Get our free email newsletter with just one click

RSC hosts Shakespeare cartoon exhibition

A Peter Shrank cartoon inspired by Julius Caesar that will be featured in the exhibition. Photo: Peter Schrank
by -

A new exhibition celebrating the influence of Shakespeare on political cartoons over the past 250 years is to be displayed at the Royal Shakespeare Company.

As part of the exhibition, Draw New Mischief: 250 Years of Shakespeare and Political Cartoons, five current political cartoonists will be commissioned to create new works using the RSC’s Rome season to respond to contemporary political events.

The event runs at the RSC in Stratford-upon-Avon from February 25 to October 15 and will include historical works from key political moments.

These include an 1846 cartoon depicting the then prime minister Robert Peel’s resignation as the fall of Caesar, Peter Schrank’s 2015 depiction of Ed Miliband and Nicola Sturgeon as Romeo and Juliet, and Morten Morland’s cartoon of David Cameron as Hamlet gazing at Boris Johnson’s skull, from 2016.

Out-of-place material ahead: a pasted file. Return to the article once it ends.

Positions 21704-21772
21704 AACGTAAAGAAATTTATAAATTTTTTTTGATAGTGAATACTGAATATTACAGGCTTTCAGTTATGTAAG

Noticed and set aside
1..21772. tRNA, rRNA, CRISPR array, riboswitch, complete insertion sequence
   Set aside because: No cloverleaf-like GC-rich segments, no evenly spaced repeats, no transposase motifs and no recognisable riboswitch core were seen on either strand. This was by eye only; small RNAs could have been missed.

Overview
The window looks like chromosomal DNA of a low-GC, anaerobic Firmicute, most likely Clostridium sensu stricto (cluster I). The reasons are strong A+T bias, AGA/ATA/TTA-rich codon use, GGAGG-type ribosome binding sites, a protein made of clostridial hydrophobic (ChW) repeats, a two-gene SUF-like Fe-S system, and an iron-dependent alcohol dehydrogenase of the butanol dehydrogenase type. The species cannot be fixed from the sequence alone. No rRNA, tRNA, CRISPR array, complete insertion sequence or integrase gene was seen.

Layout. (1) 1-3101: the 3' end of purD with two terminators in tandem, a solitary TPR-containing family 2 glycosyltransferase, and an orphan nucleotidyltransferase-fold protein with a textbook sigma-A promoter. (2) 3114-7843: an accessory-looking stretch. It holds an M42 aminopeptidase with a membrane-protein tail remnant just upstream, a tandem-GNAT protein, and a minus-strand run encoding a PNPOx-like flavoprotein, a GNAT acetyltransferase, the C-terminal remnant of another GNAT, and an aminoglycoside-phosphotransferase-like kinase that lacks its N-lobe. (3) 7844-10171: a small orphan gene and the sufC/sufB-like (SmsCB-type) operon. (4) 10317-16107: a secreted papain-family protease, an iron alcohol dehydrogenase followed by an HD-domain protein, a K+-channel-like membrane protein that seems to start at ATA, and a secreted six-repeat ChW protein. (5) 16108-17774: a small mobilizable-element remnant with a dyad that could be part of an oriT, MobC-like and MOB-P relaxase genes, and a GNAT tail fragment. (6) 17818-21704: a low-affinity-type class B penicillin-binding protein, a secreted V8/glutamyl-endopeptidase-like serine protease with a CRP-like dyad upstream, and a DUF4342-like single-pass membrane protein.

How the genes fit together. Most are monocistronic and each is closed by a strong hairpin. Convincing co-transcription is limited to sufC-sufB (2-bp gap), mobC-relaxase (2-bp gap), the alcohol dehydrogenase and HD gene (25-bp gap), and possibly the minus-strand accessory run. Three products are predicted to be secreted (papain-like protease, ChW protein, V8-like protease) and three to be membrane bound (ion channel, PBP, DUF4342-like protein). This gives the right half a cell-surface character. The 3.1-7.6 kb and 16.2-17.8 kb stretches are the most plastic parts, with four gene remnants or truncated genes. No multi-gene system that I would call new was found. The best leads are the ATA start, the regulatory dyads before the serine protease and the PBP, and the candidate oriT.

The five new cartoons will be created by Guardian cartoonist Steve Bell, the Daily Telegraph’s Christian Adams, Ann Telnaes from the Washington Post, Victor Ndula from Kenyan newspaper the Star and Lorna Miller, who has created work for Private Eye and the Morning Star.

They will be working in response to current political events during the course of the exhibition, using RSC productions as inspiration. The RSC’s Rome season opens with Julius Caesar on March 3, and also includes Antony and Cleopatra, Titus Andronicus and Coriolanus.

We need your help…

When you subscribe to The Stage, you’re investing in our journalism. And our journalism is invested in supporting theatre and the performing arts.

The Stage is a family business, operated by the same family since we were founded in 1880. We do not receive government funding. We are not owned by a large corporation. Our editorial is not dictated by ticket sales.

We are fully independent, but this means we rely on revenue from readers to survive.

Help us continue to report on great work across the UK, champion new talent and keep up our investigative journalism that holds the powerful to account. Your subscription helps ensure our journalism can continue.